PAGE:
Jetpack Joyride is one of the many “endless runner” titles. Your character simply runs to the right, and your job is to avoid obstacles by tapping the screen to jump (or in this case activate the jet pack). I usually hate these sort of games, because they get old very quickly. Since there is no way to save progress and the game is designed to make you die and start over a lot, you end up running through the same beginning section of the game all the time – it becomes tedious and pointless after a while.
Jetpack Joyride creators were aware of this, and they built their game around this concept. The backdrops for your runs and obstacle/powerup placements are randomized so that no two runs look or feel the same. Furthermore, the game does not focus on how far can you get but what you do as you run. The game basically gives you achievement style challenges – like high fiving scientists, surviving set amount of time inside a vehicle, dying at a predefined spot, flying really close to obstacles and etc. You get actual rewards for these tasks, whereas there is no rewards for distance (it’s just good for bragging rights). As a result, 90% of the time you don’t care about your distance, or the fact you just died because you are trying to achieve one of these goals – alleviating a lot of frustration involved with these sort of games.
This video does a good job showing off the gameplay:
As you can see there is more to it than just running. The coins you collect can be spent in the in-game store to purchase items such as new jetpacks, or power-ups (like Air-Barrys sneakers that give you a jump ability which lifts you into the air faster than the jetpack). It also involves a slot machine mechanic that makes it possible to win extra power-ups, coins, or even bring you back to life and let you continue running.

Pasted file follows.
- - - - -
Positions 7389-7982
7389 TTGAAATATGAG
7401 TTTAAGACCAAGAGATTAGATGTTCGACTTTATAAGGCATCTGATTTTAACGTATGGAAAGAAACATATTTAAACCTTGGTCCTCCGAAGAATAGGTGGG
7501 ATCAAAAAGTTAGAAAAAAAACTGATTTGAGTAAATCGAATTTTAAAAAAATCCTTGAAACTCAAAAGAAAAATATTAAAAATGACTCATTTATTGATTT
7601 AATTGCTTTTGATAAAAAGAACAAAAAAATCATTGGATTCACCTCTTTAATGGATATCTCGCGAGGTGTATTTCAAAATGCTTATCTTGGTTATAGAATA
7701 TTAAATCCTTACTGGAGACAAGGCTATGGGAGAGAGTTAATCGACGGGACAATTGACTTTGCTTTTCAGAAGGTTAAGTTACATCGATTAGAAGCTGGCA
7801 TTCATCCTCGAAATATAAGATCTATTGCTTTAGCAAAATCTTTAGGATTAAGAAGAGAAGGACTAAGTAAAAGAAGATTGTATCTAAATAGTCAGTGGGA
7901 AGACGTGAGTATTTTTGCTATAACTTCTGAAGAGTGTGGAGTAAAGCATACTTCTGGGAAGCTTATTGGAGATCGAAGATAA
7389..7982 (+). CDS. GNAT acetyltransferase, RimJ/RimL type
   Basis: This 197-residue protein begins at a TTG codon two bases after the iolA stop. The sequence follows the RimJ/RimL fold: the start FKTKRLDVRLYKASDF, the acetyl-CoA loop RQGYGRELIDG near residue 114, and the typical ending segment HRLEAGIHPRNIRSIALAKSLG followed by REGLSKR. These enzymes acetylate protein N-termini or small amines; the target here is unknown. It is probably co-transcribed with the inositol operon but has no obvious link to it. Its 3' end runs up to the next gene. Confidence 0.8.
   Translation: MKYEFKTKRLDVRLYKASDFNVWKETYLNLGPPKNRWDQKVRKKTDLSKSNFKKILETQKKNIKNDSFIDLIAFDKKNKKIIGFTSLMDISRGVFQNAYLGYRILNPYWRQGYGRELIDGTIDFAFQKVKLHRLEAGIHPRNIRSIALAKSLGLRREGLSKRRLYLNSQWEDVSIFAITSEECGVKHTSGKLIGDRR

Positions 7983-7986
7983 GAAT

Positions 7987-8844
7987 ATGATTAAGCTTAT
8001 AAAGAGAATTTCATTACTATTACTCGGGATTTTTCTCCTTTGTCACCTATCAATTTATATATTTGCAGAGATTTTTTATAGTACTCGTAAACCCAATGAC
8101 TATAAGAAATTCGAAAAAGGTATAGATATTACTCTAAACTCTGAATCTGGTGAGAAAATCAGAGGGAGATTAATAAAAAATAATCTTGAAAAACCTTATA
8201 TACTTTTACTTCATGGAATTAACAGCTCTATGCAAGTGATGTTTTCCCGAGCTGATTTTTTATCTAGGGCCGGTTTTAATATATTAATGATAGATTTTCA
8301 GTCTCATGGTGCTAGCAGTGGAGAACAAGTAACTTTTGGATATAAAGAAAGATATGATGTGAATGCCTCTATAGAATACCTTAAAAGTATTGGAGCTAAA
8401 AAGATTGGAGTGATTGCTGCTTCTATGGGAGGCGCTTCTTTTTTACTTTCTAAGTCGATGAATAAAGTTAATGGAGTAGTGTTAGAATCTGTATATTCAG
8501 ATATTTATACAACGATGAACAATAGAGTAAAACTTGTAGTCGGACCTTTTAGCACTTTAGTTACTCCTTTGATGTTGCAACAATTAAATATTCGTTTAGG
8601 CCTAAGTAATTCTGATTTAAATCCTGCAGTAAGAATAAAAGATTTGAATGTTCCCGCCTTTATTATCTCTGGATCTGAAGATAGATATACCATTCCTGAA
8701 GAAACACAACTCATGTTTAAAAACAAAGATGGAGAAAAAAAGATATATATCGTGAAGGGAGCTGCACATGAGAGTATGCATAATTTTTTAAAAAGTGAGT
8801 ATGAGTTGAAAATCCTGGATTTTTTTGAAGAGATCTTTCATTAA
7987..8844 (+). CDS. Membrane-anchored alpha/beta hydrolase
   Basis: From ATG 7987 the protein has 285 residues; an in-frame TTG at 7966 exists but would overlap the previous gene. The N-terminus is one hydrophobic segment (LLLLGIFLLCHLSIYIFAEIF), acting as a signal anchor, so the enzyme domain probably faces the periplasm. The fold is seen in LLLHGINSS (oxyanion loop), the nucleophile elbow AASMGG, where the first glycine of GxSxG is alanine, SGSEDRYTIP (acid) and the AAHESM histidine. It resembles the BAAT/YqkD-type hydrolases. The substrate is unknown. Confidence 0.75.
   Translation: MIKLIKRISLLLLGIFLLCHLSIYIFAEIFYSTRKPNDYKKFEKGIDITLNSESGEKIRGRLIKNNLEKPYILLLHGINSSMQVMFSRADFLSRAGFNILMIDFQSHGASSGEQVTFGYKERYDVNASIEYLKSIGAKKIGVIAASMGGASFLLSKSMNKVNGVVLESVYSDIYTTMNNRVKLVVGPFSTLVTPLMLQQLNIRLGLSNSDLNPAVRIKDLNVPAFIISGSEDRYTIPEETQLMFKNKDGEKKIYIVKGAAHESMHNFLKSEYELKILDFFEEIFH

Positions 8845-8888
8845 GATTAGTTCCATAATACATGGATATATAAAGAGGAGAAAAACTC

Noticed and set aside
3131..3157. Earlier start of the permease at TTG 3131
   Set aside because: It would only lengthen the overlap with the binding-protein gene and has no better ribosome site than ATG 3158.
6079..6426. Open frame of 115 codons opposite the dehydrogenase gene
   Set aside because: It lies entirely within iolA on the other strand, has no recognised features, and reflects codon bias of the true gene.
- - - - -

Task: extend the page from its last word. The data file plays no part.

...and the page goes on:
The sheer amount of available items, bonuses and power-ups, combined with the fun and varied challenge system gives this game an incredible re-play value. Even though you keep doing the same things, it does not get old for a while. Another nice thing is that while the game is a freemium title, it really does not try to force you to purchase anything. All the rewards can be earned through game-play and while you can buy coins for real world money, the game does not try to force that option on you.
Draw Something is just about the only one of the “social” type games I enjoy these days. I guess it’s because it fosters creativity. It is essentially a variant on pictionary – you draw something, and the other person must guess it. It is really best played against someone you know so you can both laugh at the crude stick figure drawings you make, or give each other props when you come up with a clever way to draw some difficult word. It also helps that both players share the same frame of reference, know the same memes and like similar things. It is a great fun little way to share inside jokes and such. Playing with strangers (while possible through the in-game player matching feature) does not have the same appeal.
Guessing correctly earns you coins which can be redeemed for additional colors for your color palette, or bombs that let you swap out words, or destroy letters making your guessing easier. Its not much, but I think the replay value stems from the social interaction between you and the other players rather than from the built in reward system. I like that the game is quite open ended and gives a lot of control to the player. It is entirely possible to cheat by simply just spelling out the words, but hardly anyone ever does. And I guess that says something.
It seems that all the games I seem to enjoy have a few things in common:
- They can be played in short bursts
- They have varied game play that breaks up the monotony by changing things up
- There is some sort of progression (power-ups, items, upgrades) that does not require real-world buy-in
- Offer great replay value
I think these are the key design items for phone games. What sort of games do you like? Am I missing some really good games? Is your list of things you look for in a phone game different from mine? Let me know in the comments.